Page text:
Cats are fastidious and like a clean litter box in which to do their business. Keep the box as clean as possible at all times. Daily cleaning is required and the box should be emptied and thoroughly washed at least once a week. Cats have a keen sense of smell, so unscented clay or clumping litters are best.
The litter box should be placed in a quiet location away from their food and water. They also like to see about them when they are doing their business and like privacy away from the activities of people, dogs, and other cats (instinct of survival). There should be a litter box for each cat in the household plus one extra. This prevents stress over the use of the litter box. If one cat bullies the other(s), then the meeker cat(s) can go to another litter box(es).
Cats can be stressed easily and sometimes express their stress by inappropriate elimination. Some stressors can be any change in the household routine such as a new pet (dog or cat) in the household, new baby to the household, new cat in the yard, lots of visitors, etc. Keep in mind that any change in the household routine can upset your cat. Make sure there are sufficient litter boxes located in quiet corners of the home. If the veterinarian has determined that there is no medical reason for the inappropriate elimination and it has gone on for some time then you will have to correct the behavior. As well as following the litter box tips presented here, you may have to re-train your cat to use the litter box. Start by confining the cat in a small room such as a bathroom or laundry room with a litter box or two. If there is a tub in the room it will have to be covered to discourage the cat from using it as a place to eliminate. The cat will have to be confined to this room for a couple of months until it has shown that it is consistently using the litter box. The cat should only be allowed out of the room for short periods of time when it can be completely supervised.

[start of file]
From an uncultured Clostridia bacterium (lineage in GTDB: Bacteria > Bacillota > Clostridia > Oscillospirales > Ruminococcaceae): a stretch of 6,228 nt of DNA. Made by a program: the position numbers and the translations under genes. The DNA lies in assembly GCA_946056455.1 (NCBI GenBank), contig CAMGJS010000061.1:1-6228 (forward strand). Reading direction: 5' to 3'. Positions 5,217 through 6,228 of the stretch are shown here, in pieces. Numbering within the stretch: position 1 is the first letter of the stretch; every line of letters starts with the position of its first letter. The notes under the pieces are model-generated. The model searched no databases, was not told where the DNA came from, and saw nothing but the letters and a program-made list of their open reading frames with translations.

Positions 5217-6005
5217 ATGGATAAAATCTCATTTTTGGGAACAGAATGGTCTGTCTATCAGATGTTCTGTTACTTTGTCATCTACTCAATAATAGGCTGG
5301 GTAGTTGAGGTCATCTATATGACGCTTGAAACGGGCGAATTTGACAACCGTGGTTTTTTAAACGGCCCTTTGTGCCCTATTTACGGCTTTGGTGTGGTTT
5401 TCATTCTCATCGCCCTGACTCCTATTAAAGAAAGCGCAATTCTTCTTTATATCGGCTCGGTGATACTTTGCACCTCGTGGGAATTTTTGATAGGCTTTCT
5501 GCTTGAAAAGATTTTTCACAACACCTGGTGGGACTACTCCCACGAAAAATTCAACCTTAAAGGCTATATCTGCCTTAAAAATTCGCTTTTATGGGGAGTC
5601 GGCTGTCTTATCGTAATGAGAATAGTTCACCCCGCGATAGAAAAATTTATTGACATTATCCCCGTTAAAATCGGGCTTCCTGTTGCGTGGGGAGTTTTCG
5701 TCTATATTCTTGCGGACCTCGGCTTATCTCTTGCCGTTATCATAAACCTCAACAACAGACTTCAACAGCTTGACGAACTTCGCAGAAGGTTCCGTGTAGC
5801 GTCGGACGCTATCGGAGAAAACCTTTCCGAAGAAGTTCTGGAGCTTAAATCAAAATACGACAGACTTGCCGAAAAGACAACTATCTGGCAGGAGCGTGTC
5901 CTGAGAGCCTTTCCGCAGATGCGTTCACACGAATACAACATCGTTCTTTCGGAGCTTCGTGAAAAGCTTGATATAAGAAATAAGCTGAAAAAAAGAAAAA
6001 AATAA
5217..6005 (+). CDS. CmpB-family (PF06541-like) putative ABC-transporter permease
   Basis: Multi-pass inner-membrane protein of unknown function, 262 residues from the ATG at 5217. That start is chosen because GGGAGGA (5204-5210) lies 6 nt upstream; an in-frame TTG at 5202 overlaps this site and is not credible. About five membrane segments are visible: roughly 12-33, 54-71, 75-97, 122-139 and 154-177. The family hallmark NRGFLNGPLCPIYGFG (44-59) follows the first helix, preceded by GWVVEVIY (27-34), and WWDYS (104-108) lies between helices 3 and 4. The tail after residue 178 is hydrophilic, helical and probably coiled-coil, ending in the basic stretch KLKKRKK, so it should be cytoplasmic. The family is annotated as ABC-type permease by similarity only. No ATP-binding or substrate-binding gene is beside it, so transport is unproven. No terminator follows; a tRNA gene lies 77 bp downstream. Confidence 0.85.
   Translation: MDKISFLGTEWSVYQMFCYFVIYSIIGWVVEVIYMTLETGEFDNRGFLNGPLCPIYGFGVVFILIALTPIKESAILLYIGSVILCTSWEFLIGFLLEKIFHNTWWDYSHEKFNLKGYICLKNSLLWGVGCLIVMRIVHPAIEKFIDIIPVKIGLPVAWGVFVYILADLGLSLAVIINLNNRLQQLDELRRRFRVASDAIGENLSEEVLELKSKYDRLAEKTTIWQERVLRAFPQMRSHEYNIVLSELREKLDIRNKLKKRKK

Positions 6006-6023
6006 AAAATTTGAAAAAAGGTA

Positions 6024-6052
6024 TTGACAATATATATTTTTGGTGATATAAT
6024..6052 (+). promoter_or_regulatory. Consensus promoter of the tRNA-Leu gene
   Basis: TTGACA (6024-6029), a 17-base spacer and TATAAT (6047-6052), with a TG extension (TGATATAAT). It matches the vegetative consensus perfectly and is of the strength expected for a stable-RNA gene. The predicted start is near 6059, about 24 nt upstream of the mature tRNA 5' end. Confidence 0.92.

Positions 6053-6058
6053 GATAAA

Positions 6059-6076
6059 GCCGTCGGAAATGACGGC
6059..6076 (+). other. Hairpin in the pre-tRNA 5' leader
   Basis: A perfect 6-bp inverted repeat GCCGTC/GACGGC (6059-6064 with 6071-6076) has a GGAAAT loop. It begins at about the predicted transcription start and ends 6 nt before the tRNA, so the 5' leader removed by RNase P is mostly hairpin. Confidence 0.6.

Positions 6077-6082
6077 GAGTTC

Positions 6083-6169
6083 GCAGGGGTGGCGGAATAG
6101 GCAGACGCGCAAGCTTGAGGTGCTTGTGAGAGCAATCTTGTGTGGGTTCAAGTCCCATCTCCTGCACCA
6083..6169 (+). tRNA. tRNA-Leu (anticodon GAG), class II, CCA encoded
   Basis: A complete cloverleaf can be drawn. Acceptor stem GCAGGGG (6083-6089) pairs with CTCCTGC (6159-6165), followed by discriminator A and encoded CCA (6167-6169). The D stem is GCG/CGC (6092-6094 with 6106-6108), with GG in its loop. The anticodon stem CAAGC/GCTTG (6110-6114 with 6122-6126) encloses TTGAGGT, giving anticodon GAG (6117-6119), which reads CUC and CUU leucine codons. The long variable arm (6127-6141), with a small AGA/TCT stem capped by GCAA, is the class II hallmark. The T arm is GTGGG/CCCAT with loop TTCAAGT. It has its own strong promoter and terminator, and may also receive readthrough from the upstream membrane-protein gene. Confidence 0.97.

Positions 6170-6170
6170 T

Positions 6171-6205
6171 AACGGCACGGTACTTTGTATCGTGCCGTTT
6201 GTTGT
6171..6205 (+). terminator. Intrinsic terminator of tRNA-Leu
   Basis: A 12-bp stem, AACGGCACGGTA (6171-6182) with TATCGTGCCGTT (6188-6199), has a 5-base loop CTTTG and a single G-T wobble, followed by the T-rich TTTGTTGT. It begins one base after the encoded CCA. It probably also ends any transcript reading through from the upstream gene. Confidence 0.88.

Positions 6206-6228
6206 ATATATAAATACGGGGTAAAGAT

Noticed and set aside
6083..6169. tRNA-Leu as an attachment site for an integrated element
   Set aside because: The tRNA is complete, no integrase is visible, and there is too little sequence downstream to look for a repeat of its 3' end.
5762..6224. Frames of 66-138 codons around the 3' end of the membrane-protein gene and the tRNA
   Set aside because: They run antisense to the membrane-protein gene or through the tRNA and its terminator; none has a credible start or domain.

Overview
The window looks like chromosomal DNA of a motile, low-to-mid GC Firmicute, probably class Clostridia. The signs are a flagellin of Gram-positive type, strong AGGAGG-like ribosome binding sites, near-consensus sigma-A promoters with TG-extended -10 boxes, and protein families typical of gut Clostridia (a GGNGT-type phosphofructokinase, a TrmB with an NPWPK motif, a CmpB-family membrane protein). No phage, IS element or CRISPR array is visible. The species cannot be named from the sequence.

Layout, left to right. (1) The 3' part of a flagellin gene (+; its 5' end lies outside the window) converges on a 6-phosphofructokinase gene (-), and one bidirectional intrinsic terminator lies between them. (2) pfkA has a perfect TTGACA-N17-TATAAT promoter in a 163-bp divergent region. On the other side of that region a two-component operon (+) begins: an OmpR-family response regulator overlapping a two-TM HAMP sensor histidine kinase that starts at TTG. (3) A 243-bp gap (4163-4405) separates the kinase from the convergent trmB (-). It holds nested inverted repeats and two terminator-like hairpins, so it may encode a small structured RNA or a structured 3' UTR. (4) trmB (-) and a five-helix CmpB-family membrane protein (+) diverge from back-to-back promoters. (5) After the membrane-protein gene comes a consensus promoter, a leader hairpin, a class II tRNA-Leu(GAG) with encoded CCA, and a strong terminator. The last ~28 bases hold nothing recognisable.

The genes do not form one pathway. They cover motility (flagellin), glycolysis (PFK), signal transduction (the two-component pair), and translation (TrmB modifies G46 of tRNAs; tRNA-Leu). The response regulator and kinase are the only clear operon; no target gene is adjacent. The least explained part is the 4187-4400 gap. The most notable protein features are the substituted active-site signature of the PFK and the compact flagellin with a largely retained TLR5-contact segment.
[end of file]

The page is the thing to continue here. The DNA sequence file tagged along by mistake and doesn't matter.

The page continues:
It is important to know the underlying causes behind the behavior of inappropriate elimination and to take steps to avoid this problem developing so that your cat(s) can live a happy life.
Litter Box Rules, http:www.veterinarypartner.com/content.plx?P=A&A=2933 Accessed July 9, 2009
Transporting Your Cat to the Veterinary Clinic
Have you struggled to get your cat into a cat carrier for a visit to the veterinary hospital? Is the carrier pulled out from the closet only when you have to make that trip to the vet? Perhaps the following tips may help to make the task of transporting your pet to the veterinarian easier.
Make the cat carrier part of your cat’s normal environment. Leave the door open so that your cat can explore the crate on its own.
Gently rub a piece of cloth around your cat’s face. Then take the cloth and rub it on your cat’s carrier to make it smell like home.
Place treats or catnip in the crate to entice your cat to enter. The carrier can become a permanent bed or hiding place for your cat.
Once the cat is comfortable in its crate take it for short drives in the car. Gradually increase the length of the drive to allow the cat to adjust to travelling in the car.
Top loading crates may simplify loading the cat into the carrier.
If you do not have a top loading crate and cannot get your cat to enter the crate at all, try tipping the crate up on its end. Take up your cat and place its hind legs into the crate first. Then lower the rest of him/her into the crate.
Crates with removable tops allow the veterinarian to examine the cat without removing it from the crate unless necessary (eg; weigh in or blood collection). The cat may feel more secure and experience less stress if it does not need to be removed from the security of its crate.
A new crate on the market (E –Z Load) allows the bottom portion of the crate to be pulled out like a drawer. The cat can be examined by the veterinarian without having to be removed from the crate unless necessary.
It has been proven that regular visits to a veterinary clinic or hospital extend the life and well-being of our feline friends.
Needless to say, when the veterinary visit is finished there never appears to be a problem with your pet returning to the carrier for the trip home.